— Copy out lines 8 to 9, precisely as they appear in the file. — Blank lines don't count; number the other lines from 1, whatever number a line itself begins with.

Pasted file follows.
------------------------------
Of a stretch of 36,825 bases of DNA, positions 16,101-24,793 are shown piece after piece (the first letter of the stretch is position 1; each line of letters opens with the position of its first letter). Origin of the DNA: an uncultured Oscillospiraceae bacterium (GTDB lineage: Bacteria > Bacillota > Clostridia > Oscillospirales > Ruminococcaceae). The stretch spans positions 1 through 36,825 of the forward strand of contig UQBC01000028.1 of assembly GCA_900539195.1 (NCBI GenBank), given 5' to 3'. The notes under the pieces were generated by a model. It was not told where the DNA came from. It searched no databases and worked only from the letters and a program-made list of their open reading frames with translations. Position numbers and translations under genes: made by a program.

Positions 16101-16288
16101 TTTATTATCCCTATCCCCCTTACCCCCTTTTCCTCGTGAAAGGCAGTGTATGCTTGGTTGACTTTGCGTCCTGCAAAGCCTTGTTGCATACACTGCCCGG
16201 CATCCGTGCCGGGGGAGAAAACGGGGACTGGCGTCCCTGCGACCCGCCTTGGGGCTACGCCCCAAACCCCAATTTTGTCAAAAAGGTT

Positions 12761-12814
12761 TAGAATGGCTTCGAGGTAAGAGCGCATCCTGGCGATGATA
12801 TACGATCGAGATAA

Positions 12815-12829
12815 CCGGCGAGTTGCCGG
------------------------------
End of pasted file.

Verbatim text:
Positions 12815-12829
12815 CCGGCGAGTTGCCGG